Research Fellow Setefanus Suprajitno recalls his childhood, memories of the National Library and the path to becoming a Lee Kong Chian Research Fellow.
The city hall is the most important building in Jember, it is the office of the regent of Jember Regency. Courtesy of A. Irawan.
I was born in Jember, a rural town in East Java province, Indonesia. It is surrounded by cacao, coffee, rubber, and tobacco plantations, as well as a vast area of rice fields. Obviously economic development brings wind of change, but Jember is still a small town. When night falls, life shifts into the family room. The only part of the town that is still vibrant in the evening is the downtown area, which is dominated by a shopping mall and a square that often turns into a night bazaar. It is in this place that,
I spent most of my childhood.
My childhood life revolved around the neighbourhood – where I played with my friends – and the school – where I spent the whole day. It did not leave me with a memory that I could cherish. However, I remember what my mother always told me: “Ayo bersekolah dan belajar yang rajin agar maju.” ( “Go to school and study hard. By then you can get ahead.”) She was always successful in forcing my sister and me to go to school. Every morning, she would enter our room and say: “Cepat bangun dan bersiap untuk ke sekolah.” (“Hurry, get up, and be ready for school.”) Not a single day did she fail to wake us, get us out of the bed, and ready us for the school day ahead. If we did not obey, she would not hesitate to beat us fervently.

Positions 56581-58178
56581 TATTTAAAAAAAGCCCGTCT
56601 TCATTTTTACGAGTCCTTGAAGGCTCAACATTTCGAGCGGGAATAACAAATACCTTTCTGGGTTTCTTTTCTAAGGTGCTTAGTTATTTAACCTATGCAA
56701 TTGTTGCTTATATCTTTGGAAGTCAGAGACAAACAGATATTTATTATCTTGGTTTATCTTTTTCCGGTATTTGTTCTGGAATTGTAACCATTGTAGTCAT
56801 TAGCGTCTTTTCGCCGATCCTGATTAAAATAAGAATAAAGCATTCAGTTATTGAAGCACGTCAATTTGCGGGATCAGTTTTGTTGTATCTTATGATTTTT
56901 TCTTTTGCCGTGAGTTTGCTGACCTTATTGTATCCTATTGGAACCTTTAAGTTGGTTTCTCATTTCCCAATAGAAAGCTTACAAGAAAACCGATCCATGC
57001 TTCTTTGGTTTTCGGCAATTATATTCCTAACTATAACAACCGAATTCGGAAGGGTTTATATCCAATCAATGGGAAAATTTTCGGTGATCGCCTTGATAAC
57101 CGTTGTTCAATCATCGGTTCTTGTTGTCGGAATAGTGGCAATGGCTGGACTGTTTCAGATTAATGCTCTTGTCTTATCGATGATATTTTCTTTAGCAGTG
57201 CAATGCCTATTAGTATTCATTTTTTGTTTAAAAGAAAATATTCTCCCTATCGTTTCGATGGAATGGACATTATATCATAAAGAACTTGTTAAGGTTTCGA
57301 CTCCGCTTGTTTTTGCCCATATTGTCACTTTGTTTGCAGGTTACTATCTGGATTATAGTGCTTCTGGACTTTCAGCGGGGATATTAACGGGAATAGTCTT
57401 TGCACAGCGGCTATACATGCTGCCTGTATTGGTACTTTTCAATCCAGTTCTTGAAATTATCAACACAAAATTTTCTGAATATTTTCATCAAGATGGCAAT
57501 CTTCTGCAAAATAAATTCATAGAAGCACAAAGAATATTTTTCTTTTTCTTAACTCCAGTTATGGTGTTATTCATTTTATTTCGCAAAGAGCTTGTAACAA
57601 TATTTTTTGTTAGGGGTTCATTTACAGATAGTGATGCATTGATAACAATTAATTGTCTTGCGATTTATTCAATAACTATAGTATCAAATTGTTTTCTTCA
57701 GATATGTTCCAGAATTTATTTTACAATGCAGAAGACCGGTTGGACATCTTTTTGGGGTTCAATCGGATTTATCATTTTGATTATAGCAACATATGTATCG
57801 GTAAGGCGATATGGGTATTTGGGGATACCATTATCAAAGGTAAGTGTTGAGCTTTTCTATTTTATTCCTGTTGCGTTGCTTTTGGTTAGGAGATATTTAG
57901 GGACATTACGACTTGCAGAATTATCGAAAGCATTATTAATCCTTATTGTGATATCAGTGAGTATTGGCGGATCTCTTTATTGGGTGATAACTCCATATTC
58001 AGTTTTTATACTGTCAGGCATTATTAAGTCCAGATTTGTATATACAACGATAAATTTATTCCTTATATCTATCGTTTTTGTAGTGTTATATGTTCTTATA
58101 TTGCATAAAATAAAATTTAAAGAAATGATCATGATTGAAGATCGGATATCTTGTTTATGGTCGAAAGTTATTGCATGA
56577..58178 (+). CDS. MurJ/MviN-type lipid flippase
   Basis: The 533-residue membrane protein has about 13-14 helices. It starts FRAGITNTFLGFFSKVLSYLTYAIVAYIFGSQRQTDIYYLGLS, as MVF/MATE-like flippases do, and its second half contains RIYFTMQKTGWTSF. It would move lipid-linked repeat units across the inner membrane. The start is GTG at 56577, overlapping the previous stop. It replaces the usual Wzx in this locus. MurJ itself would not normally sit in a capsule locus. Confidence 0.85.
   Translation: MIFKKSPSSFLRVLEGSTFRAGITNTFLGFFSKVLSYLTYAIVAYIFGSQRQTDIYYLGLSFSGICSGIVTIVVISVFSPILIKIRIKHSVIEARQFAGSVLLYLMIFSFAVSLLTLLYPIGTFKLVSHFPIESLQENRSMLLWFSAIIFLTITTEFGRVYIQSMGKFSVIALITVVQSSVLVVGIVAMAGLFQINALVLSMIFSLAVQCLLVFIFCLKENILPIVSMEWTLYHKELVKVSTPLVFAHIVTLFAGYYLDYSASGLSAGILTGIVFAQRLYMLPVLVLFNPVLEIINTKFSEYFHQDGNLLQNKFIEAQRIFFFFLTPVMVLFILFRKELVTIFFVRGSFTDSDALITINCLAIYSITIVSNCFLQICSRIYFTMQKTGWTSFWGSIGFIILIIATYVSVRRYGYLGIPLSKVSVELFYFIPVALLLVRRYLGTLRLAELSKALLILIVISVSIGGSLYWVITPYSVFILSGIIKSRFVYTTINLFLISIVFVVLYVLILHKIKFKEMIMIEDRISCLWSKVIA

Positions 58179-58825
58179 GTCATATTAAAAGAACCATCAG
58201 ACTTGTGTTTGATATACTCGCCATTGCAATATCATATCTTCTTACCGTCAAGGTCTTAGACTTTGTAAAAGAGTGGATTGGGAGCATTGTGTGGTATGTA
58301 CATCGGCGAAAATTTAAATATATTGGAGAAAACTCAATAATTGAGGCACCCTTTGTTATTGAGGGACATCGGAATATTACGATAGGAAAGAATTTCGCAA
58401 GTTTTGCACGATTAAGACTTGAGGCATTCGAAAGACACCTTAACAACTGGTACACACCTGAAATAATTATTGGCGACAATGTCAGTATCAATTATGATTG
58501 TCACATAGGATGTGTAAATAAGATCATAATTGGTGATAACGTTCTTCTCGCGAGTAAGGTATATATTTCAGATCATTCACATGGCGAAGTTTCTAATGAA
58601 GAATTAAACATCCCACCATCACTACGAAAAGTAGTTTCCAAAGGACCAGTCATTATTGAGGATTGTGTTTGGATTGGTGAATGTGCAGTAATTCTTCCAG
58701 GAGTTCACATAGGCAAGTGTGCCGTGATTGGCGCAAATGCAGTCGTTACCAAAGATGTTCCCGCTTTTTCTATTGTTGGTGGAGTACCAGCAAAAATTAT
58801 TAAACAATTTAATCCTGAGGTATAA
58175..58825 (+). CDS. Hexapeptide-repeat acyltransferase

One of the icons of Jember is the water tower, which was built in 1930s, and is still in use now. Located in the central market of Jember, it is as high as a three-floor building. Courtesy of A. Irawan.
At that time I did not understand why she was so “cruel” to us. It took me years to know that her “cruelty” reflected her appreciation of education, as well as her hope that her children could get an education as high as possible, the education that she could only dream of; as she was unable to get it because of financial constraints. She did not spare any efforts to provide a good education for her children. This inspired me to be successful in my education. Up till now, I am still a student. I am doing my doctorate degree in anthropology at Cornell University, New York. Perhaps because of the importance of education my mother inculcated in me, I always strived hard to get a scholarship to support my education. So far, lady luck has always been on my side. That’s why, jokingly I am called “a professional student.”